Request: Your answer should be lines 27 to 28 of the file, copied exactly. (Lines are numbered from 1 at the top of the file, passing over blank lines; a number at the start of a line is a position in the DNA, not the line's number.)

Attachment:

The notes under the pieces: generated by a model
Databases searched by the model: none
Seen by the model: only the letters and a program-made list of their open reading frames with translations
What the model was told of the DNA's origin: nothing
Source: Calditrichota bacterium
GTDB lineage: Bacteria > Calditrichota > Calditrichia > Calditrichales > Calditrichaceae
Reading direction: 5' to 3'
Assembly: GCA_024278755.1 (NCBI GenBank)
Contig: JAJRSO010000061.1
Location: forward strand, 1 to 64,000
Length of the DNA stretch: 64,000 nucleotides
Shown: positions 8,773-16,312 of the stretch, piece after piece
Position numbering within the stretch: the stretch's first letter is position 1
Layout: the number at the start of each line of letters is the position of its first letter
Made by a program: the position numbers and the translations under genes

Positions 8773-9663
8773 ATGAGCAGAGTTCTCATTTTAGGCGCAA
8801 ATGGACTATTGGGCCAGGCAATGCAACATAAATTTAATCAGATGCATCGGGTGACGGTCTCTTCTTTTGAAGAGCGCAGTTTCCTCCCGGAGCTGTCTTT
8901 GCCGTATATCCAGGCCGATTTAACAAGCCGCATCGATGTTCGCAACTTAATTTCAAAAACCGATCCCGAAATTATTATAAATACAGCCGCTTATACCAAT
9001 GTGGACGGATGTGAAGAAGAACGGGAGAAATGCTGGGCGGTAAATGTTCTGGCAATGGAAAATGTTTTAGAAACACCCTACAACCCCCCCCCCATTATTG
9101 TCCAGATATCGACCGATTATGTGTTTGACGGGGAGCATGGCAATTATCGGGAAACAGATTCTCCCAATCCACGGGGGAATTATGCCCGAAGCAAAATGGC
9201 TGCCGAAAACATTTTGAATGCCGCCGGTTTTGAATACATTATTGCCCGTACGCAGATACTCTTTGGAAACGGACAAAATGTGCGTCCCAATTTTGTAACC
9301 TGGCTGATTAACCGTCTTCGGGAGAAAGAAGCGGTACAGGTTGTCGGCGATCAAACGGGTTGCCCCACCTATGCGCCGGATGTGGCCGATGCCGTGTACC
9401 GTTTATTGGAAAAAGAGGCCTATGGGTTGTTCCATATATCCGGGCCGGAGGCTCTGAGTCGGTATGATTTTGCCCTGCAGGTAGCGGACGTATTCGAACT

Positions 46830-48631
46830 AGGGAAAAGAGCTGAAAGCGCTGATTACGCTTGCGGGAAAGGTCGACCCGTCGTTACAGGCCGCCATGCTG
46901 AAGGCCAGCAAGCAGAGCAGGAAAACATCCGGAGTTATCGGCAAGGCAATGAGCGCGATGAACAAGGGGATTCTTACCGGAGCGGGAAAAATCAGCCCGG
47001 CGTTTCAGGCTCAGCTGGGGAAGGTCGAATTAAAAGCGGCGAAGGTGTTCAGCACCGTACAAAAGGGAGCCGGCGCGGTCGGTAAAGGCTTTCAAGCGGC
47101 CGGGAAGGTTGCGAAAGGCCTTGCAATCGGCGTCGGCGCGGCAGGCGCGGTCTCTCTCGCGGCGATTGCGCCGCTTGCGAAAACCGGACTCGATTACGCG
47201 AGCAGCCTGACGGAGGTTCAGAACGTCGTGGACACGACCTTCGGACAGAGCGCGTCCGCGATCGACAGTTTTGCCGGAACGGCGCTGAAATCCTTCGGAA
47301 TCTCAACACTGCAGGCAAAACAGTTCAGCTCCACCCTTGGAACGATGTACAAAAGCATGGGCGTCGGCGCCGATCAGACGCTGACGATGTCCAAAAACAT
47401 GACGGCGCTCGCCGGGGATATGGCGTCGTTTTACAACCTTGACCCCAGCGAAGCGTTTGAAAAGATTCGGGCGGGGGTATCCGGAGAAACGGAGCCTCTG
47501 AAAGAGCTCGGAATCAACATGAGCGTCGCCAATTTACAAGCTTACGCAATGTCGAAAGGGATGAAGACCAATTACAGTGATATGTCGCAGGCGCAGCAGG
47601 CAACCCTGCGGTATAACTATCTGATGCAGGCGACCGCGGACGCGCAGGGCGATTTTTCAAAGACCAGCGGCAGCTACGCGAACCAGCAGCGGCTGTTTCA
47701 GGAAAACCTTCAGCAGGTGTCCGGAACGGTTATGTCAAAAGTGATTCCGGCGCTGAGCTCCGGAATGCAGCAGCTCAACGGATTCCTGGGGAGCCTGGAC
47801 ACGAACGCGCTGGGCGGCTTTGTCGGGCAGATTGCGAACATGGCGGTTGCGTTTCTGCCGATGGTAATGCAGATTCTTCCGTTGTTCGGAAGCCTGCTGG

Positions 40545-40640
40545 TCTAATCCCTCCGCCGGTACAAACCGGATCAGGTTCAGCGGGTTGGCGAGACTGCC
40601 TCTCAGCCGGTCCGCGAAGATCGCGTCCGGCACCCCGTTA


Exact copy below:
46901 AAGGCCAGCAAGCAGAGCAGGAAAACATCCGGAGTTATCGGCAAGGCAATGAGCGCGATGAACAAGGGGATTCTTACCGGAGCGGGAAAAATCAGCCCGG
47001 CGTTTCAGGCTCAGCTGGGGAAGGTCGAATTAAAAGCGGCGAAGGTGTTCAGCACCGTACAAAAGGGAGCCGGCGCGGTCGGTAAAGGCTTTCAAGCGGC